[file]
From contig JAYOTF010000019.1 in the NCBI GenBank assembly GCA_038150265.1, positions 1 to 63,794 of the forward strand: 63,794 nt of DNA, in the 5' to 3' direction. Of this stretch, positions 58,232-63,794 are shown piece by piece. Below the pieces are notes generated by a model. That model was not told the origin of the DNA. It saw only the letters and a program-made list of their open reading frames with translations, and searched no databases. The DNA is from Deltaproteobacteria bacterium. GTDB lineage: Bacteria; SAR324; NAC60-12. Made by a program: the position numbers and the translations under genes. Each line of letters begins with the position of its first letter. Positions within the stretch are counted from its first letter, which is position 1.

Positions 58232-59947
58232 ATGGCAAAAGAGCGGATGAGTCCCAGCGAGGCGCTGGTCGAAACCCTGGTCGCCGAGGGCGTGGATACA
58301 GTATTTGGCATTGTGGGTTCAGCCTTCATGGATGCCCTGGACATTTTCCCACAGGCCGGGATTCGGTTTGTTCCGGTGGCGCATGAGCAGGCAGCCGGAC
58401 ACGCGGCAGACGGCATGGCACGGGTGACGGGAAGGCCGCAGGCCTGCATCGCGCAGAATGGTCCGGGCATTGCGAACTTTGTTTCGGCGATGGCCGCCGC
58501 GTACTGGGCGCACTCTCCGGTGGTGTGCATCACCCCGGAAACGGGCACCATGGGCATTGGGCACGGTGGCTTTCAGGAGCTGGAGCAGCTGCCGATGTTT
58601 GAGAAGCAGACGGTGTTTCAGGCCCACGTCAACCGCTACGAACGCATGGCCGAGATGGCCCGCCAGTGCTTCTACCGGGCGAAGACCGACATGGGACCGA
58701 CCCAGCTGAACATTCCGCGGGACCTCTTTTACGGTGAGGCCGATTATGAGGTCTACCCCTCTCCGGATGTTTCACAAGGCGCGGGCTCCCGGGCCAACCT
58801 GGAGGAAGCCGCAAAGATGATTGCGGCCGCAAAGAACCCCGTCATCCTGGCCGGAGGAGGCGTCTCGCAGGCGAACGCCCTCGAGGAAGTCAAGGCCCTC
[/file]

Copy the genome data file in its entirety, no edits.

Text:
From contig JAYOTF010000019.1 in the NCBI GenBank assembly GCA_038150265.1, positions 1 to 63,794 of the forward strand: 63,794 nt of DNA, in the 5' to 3' direction. Of this stretch, positions 58,232-63,794 are shown piece by piece. Below the pieces are notes generated by a model. That model was not told the origin of the DNA. It saw only the letters and a program-made list of their open reading frames with translations, and searched no databases. The DNA is from Deltaproteobacteria bacterium. GTDB lineage: Bacteria; SAR324; NAC60-12. Made by a program: the position numbers and the translations under genes. Each line of letters begins with the position of its first letter. Positions within the stretch are counted from its first letter, which is position 1.

Positions 58232-59947
58232 ATGGCAAAAGAGCGGATGAGTCCCAGCGAGGCGCTGGTCGAAACCCTGGTCGCCGAGGGCGTGGATACA
58301 GTATTTGGCATTGTGGGTTCAGCCTTCATGGATGCCCTGGACATTTTCCCACAGGCCGGGATTCGGTTTGTTCCGGTGGCGCATGAGCAGGCAGCCGGAC
58401 ACGCGGCAGACGGCATGGCACGGGTGACGGGAAGGCCGCAGGCCTGCATCGCGCAGAATGGTCCGGGCATTGCGAACTTTGTTTCGGCGATGGCCGCCGC
58501 GTACTGGGCGCACTCTCCGGTGGTGTGCATCACCCCGGAAACGGGCACCATGGGCATTGGGCACGGTGGCTTTCAGGAGCTGGAGCAGCTGCCGATGTTT
58601 GAGAAGCAGACGGTGTTTCAGGCCCACGTCAACCGCTACGAACGCATGGCCGAGATGGCCCGCCAGTGCTTCTACCGGGCGAAGACCGACATGGGACCGA
58701 CCCAGCTGAACATTCCGCGGGACCTCTTTTACGGTGAGGCCGATTATGAGGTCTACCCCTCTCCGGATGTTTCACAAGGCGCGGGCTCCCGGGCCAACCT
58801 GGAGGAAGCCGCAAAGATGATTGCGGCCGCAAAGAACCCCGTCATCCTGGCCGGAGGAGGCGTCTCGCAGGCGAACGCCCTCGAGGAAGTCAAGGCCCTC